Trump’s call for $2,000 stimulus check divides GOP
Few Republican lawmakers are speaking out on their support or opposition to the president's demands
President Donald Trump‘s criticism and refusal to sign the $900 billion coronavirus relief bill has left Republican senators divided and will leave many struggling Americans without protection from evictions and without economic relief.
As Covid-19 worsened, upending the lives of millions, Congress stalled in their negotiations, and finally last week they reached a bipartisan stimulus package that included $600 direct payments to citizens.
Although Trump was mostly absent from the negotiations, the White House indicated that he was on board. But soon after lawmakers in both chambers of Congress approved an agreement, the president said in a Tuesday video message that he opposed the deal, calling it “a disgrace” for providing only “a measly $600” in stimulus checks.
“I simply want to get our great people $2000,” Trump tweeted on Saturday.
Trump loyalist, Sen. Lindsey Graham of South Carolina, spent time with the president on Christmas Day. Known for flip flopping on issues, Graham sided with Trump and denounced the relief package.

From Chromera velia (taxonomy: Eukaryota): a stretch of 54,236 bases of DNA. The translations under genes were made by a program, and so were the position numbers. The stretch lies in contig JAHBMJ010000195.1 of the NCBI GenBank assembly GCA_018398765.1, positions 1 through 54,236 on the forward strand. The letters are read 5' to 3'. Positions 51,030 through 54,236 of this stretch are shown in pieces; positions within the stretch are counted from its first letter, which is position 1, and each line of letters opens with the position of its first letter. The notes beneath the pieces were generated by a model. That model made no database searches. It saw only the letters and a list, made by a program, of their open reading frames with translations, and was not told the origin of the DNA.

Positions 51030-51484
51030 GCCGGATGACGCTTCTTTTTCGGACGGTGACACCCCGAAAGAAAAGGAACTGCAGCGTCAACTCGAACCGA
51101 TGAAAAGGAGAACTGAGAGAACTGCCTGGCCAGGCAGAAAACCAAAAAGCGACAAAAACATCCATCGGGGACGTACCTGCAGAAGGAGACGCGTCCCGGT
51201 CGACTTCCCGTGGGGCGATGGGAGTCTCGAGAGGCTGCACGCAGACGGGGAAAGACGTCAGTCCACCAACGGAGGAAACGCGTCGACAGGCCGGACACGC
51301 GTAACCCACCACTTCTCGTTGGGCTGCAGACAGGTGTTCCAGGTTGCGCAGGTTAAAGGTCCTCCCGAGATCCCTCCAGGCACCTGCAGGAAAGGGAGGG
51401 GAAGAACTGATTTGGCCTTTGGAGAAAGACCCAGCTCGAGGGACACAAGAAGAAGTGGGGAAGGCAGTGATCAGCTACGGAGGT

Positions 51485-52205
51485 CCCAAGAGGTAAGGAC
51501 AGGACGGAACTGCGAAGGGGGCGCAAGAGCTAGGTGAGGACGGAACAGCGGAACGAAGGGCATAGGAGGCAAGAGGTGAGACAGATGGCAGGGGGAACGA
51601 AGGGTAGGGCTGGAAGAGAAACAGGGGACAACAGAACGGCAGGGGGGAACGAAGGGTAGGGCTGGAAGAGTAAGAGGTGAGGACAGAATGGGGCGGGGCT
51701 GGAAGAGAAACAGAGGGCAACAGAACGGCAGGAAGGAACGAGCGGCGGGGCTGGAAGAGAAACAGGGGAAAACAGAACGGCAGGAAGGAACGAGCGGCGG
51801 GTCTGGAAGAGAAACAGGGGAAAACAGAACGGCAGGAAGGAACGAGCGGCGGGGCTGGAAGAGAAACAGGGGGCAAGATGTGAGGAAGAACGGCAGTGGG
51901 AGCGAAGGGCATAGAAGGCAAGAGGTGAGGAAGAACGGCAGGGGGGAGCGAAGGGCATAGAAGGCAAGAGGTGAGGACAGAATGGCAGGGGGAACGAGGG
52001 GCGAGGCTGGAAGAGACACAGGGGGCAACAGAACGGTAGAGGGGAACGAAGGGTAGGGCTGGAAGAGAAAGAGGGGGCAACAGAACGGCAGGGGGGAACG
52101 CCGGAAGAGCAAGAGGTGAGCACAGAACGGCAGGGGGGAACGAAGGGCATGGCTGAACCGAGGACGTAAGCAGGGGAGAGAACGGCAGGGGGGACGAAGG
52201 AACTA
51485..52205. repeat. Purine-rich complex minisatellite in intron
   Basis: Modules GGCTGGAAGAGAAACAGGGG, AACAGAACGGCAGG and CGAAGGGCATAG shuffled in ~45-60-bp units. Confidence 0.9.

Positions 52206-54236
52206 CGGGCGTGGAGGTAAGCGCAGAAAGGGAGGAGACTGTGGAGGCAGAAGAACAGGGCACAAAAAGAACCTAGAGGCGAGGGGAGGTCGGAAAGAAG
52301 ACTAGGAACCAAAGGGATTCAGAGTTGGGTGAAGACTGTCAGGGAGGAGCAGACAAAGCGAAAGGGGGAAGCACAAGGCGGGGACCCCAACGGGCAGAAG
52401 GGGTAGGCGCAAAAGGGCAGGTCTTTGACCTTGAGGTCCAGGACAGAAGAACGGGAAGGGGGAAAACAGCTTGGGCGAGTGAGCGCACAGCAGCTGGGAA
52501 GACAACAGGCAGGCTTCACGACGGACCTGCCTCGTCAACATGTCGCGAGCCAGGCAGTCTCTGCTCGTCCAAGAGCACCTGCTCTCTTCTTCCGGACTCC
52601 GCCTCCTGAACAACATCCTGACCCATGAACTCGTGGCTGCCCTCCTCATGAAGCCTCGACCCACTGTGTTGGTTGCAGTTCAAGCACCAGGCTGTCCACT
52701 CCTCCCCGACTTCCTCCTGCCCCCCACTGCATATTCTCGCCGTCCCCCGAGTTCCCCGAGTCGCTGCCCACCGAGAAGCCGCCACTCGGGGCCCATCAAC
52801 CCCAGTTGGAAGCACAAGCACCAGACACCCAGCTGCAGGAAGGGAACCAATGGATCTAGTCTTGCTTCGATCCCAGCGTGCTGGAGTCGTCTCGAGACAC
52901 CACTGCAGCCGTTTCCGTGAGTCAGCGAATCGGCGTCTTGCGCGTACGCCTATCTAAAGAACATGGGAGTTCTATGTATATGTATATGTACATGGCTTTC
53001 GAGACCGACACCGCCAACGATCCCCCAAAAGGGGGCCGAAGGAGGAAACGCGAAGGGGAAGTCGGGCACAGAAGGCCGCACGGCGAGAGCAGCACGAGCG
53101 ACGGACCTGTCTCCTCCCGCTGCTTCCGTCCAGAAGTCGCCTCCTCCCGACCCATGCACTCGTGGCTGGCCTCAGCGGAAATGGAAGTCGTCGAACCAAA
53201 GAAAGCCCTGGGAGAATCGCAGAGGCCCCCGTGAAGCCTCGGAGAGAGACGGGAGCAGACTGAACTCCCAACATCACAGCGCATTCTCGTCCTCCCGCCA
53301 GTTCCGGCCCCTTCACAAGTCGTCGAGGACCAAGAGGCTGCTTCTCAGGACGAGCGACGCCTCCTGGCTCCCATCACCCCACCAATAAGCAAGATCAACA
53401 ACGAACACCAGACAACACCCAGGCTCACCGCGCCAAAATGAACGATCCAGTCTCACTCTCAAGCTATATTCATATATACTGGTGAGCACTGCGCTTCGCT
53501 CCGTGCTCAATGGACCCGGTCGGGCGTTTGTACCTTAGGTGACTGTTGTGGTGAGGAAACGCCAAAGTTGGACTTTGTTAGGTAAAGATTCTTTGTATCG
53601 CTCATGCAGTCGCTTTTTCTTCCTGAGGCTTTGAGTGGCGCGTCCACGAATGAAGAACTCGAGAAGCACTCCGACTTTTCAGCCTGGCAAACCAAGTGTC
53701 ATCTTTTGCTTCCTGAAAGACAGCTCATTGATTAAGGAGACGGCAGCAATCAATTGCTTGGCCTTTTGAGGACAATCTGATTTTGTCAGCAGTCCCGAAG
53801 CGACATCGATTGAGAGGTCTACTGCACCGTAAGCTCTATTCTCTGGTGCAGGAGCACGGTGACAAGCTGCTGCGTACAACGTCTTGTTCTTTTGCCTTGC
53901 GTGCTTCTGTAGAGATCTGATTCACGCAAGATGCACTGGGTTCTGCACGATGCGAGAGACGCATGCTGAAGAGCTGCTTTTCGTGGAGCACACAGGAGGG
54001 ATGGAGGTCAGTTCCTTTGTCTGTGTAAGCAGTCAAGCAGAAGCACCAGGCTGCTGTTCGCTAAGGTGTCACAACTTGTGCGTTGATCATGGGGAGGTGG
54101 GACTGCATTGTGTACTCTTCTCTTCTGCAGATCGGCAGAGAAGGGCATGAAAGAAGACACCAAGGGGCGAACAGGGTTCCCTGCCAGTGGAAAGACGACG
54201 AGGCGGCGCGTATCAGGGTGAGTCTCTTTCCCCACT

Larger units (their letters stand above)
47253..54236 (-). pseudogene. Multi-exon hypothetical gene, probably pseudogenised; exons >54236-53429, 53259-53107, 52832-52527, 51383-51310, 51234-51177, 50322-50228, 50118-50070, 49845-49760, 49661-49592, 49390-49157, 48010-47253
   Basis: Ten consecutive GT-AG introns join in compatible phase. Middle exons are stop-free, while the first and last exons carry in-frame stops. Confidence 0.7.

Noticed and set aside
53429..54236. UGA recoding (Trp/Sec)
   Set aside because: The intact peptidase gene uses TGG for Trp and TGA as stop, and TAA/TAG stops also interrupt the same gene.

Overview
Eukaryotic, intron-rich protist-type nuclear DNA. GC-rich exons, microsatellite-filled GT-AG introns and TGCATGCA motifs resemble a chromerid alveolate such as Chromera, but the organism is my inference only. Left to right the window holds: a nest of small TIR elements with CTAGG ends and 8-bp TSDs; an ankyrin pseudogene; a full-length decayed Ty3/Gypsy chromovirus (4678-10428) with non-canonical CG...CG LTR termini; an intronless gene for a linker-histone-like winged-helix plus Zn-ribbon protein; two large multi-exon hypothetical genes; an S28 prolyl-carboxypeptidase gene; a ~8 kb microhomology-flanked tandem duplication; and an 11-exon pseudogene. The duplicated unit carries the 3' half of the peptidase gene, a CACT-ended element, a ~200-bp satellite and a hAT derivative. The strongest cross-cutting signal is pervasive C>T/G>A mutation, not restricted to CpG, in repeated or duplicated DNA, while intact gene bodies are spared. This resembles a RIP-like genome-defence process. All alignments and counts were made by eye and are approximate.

“I am convinced he is more determined than ever to increase stimulus payments to $2000 per person and challenge Section 230 big tech liability protection. I hope Congress is listening,” Graham tweeted on Saturday.
Republican Sen. Josh Hawley of Missouri is also in favor of Trump’s call for $2,000 direct payments.
“@realdonaldtrump is right — workers deserve much more than $600, as I have repeatedly said & fought for. And there’s obviously plenty of $$ to do it — look at what Congress threw away on corporate giveaways & foreign buyouts. Let’s get it done,” he tweeted on Wednesday.
According to Newsweek, Senate Majority Leader Mitch McConnell and most Republican senators have not spoken on the subject, but a few Republican senators have spoken out against Trump’s demands.
Sen. Roy Blunt of Missouri warned the president that attempting to amend the bill would be “a mistake.”
“It took us a long time to get where we are. I think reopening the bill would be a mistake. The best way out of this is for the president to sign the bill, and I still hope that’s what he does,” Blunt told reporters.
On Wednesday, Sen. Rand Paul of Kentucky repeated his opposition to any direct payments, stating that he believes any direct payment to working people is wrong.
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